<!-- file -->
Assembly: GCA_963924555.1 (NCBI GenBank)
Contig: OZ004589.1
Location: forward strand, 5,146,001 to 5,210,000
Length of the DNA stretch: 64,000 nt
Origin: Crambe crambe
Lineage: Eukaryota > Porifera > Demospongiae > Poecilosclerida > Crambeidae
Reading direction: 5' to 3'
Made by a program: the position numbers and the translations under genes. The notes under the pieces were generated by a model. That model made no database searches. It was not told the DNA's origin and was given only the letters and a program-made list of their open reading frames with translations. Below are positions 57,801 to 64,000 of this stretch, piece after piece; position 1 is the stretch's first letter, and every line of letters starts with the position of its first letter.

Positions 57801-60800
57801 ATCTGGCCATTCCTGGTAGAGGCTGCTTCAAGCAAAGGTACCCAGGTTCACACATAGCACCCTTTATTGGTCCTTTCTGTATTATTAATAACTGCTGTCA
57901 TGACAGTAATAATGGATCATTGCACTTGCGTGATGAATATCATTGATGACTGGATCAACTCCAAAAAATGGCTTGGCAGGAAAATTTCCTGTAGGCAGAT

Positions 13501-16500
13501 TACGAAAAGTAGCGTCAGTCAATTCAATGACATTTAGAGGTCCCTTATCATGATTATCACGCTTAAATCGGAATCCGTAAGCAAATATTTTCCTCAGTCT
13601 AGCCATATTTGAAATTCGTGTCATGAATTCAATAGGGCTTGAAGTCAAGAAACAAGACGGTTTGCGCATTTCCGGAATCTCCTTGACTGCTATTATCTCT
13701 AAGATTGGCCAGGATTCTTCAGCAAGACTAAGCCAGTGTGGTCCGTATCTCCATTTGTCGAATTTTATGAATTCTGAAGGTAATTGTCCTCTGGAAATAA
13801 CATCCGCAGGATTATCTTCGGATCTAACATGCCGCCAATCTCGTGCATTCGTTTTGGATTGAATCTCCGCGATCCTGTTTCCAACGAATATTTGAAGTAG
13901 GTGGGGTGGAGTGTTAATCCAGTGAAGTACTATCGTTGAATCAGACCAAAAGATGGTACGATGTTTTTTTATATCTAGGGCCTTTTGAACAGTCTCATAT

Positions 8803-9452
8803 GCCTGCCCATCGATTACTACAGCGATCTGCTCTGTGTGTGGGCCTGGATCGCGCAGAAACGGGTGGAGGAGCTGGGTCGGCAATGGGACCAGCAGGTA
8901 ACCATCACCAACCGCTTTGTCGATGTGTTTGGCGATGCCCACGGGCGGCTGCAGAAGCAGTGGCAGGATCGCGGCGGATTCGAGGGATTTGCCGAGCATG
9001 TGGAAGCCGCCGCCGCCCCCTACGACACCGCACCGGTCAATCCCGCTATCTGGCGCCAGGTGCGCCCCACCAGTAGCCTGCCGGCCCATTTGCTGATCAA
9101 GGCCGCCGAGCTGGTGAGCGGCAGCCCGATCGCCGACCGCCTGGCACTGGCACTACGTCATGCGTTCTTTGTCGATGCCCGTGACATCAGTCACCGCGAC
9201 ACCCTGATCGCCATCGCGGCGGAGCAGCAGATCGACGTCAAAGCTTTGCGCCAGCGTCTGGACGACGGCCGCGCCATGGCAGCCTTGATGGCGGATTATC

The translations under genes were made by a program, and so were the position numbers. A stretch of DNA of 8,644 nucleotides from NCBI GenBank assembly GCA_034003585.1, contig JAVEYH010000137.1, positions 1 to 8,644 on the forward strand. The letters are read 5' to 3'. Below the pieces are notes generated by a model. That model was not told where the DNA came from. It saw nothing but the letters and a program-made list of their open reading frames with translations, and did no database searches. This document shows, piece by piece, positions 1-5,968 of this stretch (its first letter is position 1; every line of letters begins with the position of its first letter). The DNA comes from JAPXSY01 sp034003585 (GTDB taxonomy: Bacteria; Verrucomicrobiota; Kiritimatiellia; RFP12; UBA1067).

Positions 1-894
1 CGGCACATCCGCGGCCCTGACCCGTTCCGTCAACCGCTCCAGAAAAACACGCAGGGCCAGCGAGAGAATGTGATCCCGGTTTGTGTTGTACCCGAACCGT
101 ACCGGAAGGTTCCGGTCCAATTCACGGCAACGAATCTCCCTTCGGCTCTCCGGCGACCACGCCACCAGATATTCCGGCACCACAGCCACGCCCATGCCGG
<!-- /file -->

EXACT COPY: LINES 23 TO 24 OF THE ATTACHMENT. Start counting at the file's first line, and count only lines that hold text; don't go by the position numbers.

9201 ACCCTGATCGCCATCGCGGCGGAGCAGCAGATCGACGTCAAAGCTTTGCGCCAGCGTCTGGACGACGGCCGCGCCATGGCAGCCTTGATGGCGGATTATC

The translations under genes were made by a program, and so were the position numbers. A stretch of DNA of 8,644 nucleotides from NCBI GenBank assembly GCA_034003585.1, contig JAVEYH010000137.1, positions 1 to 8,644 on the forward strand. The letters are read 5' to 3'. Below the pieces are notes generated by a model. That model was not told where the DNA came from. It saw nothing but the letters and a program-made list of their open reading frames with translations, and did no database searches. This document shows, piece by piece, positions 1-5,968 of this stretch (its first letter is position 1; every line of letters begins with the position of its first letter). The DNA comes from JAPXSY01 sp034003585 (GTDB taxonomy: Bacteria; Verrucomicrobiota; Kiritimatiellia; RFP12; UBA1067).